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THE MOUSTACHE GENRE COMES OF AGE  

 

picture - Smart PeopleMovie Review

by Kevin Bowen

published April 11, 2008

 

Smart People

rated R

now playing nationwide.

 

After watching Smart People, I plan to present to the highest filmmaking authorities evidence of the existence of a new genre. I call it the Moustache Film.

 

This new genre will include any and all earnest family dramas in which the male stars each grow facial hair to stress their grounded sincerity. In Smart People, Dennis Quaid grows a full beard to play a petulant literature professor. Thomas Haden Church grows a light moustache to play his adopted brother, a congenital slacker graduate of the University of a Thousand Joints. Ellen Page does not grow a moustache to play Quaid’s Alex P. Keaton of a teenage daughter. But it must have been tempting.

 

Smart People is the type of serious-minded, nicely observed, affectionately rendered project, from director Noam Murro, that feels like the cinematic version of kissing your sister (or in this case, your uncle - just watch!). Indie, but not too indie. A little different, but far from daring. Yet thoughtful, well written and strongly acted, which on some level you must respect.

 

picture - Smart PeopleQuaid plays a self-sufficient, self-absorbed genius professor. His idea of writing a book is to pen an unreadably brilliant treatise on poetry. His idea of a date is pontificating for 45 minutes on literary theory over dinner. Escaping his attention are his protective but frigid daughter, his collegian son, and the sibling that has moved into the spare room. Not to mention the name of every student who has ever taken his class.

 

When he suffers a seizure and loses his license, he suddenly must depend on those little people surrounding him known as “relatives.” Long scarred by the death of his wife, he lightly and clumsily treads into a relationship with a younger doctor (Sarah Jessica Parker), a former student whose student-dome he does not recall. The imperfect romance blossoms, but his personality is not exactly suited. He is a man without social skills awakening to his need for others.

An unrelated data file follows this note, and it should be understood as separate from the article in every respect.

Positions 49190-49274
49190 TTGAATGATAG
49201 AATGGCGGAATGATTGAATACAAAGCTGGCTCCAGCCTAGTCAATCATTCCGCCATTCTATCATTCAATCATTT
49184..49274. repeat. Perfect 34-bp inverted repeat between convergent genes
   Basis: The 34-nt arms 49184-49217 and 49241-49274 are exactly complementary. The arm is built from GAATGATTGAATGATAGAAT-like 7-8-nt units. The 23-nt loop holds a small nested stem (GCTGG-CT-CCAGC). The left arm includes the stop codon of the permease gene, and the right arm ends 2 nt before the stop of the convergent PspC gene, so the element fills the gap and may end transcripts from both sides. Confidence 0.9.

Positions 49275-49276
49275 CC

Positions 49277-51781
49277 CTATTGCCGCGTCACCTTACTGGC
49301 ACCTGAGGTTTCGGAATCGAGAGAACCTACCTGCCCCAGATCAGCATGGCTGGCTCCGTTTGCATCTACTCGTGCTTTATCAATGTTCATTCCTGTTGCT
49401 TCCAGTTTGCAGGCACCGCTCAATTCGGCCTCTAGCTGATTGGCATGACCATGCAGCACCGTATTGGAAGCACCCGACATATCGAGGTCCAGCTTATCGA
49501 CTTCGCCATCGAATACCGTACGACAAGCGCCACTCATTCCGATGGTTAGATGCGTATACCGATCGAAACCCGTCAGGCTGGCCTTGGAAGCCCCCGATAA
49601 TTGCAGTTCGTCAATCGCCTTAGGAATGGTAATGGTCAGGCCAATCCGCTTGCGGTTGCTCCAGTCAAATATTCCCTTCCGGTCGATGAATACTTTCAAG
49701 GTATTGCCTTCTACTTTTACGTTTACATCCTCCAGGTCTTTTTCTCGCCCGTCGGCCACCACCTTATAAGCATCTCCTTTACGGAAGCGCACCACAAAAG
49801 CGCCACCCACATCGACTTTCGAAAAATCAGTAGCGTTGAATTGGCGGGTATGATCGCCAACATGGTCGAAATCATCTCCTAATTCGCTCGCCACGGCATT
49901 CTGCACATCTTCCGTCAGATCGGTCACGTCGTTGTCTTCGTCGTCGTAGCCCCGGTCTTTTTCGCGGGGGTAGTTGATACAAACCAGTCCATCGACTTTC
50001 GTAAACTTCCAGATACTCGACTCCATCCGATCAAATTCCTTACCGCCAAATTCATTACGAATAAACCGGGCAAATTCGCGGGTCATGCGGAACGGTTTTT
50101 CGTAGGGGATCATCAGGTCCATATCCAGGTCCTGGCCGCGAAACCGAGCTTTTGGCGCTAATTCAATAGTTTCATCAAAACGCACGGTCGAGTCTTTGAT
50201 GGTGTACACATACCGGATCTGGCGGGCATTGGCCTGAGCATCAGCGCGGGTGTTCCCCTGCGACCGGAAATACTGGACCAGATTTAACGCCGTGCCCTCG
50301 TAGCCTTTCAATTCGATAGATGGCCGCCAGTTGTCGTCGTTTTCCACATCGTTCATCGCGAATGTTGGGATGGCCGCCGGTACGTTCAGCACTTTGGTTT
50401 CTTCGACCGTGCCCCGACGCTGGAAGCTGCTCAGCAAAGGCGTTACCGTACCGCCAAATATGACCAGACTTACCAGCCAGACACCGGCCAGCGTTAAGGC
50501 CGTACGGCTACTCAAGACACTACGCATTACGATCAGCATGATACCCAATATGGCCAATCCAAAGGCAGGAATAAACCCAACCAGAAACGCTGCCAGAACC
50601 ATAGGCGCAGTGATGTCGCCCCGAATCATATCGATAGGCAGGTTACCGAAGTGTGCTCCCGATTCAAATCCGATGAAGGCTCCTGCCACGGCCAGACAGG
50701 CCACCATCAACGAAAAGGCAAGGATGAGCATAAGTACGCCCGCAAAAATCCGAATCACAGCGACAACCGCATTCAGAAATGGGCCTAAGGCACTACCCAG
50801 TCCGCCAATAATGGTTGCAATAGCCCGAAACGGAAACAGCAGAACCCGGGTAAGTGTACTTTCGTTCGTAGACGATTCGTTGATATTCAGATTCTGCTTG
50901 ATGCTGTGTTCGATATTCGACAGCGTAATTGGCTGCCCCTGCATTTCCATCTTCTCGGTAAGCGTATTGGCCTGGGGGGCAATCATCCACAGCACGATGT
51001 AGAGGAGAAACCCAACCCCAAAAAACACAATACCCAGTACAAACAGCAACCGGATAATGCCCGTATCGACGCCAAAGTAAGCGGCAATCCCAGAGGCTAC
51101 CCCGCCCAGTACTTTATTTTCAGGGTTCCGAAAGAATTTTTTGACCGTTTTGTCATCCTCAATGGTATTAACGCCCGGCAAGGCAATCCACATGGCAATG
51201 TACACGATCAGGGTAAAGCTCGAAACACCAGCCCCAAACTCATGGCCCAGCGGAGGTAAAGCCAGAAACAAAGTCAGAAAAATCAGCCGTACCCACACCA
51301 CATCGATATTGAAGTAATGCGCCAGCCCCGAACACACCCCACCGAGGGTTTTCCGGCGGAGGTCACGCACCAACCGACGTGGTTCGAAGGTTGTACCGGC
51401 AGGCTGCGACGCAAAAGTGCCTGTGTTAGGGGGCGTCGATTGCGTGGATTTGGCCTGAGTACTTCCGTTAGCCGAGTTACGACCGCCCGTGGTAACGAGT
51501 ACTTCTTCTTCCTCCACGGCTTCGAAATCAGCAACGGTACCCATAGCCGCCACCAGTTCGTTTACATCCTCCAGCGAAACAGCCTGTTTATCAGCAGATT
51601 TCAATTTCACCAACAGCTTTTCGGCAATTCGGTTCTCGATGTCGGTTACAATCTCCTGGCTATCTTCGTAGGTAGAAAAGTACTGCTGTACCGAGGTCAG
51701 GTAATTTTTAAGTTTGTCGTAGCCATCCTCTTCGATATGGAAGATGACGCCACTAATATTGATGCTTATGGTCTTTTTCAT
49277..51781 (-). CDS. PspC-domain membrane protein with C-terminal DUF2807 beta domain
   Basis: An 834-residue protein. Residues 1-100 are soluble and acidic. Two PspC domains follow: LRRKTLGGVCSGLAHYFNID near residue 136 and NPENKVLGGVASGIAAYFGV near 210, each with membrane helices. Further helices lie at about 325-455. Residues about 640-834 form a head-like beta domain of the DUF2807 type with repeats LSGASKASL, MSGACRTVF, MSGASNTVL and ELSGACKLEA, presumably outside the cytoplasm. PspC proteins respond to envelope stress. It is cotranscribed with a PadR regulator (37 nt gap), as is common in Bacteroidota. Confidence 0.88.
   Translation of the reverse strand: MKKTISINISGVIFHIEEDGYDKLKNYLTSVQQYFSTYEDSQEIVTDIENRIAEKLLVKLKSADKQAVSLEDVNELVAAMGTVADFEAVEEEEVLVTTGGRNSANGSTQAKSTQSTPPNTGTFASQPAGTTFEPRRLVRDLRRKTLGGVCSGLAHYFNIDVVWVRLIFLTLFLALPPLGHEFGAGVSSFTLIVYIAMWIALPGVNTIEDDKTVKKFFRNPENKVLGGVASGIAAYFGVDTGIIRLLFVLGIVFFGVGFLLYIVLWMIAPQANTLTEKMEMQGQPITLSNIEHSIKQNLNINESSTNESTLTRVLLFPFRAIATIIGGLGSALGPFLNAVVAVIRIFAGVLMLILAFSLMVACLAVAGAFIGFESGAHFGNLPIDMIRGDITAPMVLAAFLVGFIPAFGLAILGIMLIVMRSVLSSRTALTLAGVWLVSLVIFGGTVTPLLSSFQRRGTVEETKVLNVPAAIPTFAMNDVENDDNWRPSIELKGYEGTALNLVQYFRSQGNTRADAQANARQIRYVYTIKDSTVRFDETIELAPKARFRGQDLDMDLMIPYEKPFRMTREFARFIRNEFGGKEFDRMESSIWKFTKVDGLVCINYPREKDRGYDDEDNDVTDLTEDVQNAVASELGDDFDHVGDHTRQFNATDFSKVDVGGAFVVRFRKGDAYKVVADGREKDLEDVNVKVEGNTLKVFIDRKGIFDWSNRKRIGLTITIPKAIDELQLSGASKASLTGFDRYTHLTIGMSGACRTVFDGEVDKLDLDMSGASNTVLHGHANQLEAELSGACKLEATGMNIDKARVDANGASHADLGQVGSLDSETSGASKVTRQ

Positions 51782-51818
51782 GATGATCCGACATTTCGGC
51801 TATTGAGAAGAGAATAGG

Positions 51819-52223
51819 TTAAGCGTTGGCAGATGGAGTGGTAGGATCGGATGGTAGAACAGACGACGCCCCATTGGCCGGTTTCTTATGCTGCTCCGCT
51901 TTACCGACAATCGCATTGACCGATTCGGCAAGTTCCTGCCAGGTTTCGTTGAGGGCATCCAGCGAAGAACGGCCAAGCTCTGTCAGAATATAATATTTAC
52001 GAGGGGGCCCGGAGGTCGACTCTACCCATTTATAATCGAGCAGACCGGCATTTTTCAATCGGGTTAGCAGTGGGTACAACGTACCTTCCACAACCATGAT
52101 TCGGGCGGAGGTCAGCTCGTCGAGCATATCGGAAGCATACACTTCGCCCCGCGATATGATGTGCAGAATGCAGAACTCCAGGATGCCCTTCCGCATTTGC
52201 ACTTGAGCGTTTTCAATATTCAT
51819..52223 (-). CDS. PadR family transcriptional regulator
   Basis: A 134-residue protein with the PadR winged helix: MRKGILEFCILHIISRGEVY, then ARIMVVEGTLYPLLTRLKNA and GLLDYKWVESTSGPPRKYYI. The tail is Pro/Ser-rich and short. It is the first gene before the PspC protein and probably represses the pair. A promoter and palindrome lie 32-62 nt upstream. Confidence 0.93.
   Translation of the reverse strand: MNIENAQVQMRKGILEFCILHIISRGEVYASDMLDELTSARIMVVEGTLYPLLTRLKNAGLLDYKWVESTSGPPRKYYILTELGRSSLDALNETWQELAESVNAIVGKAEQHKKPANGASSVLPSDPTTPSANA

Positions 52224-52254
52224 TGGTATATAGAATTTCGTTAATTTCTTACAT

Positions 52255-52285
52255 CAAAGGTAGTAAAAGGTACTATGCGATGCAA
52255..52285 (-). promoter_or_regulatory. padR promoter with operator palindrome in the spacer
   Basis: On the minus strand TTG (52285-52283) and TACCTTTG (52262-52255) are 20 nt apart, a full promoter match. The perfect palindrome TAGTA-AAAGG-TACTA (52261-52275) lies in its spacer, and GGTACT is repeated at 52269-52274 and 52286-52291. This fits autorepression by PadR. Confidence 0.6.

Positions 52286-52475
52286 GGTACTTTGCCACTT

The film’s intelligent ordinariness gets a wonderful burst from Quaid. He is part of a quiet trend that’s going largely unremarked-upon – the young generational star from the eighties who is now making a living off wrinkled brows and pattern baldness. (John Cusack in Grace Is Gone. Matt Dillon in Crash and Factotum). Recently I watched The Right Stuff, with Quaid's boyishly sunny-faced portrayal of the Mercury Program astronaut Gordon Cooper. This makes his job here even more interesting. There seems to be a multitude of lives between the two men.

 

What makes Quaid’s professor sufferable is that in watching his condensed story, we see an unrealized task that we face each day – how to be a better person.  While his situation might be more greatly exaggerated than most, it’s still a struggle shared by all. And for that reason, he never loses us. Even when he can’t remember our name.

 

kevinbowen @ stageandcinema.com

 

 
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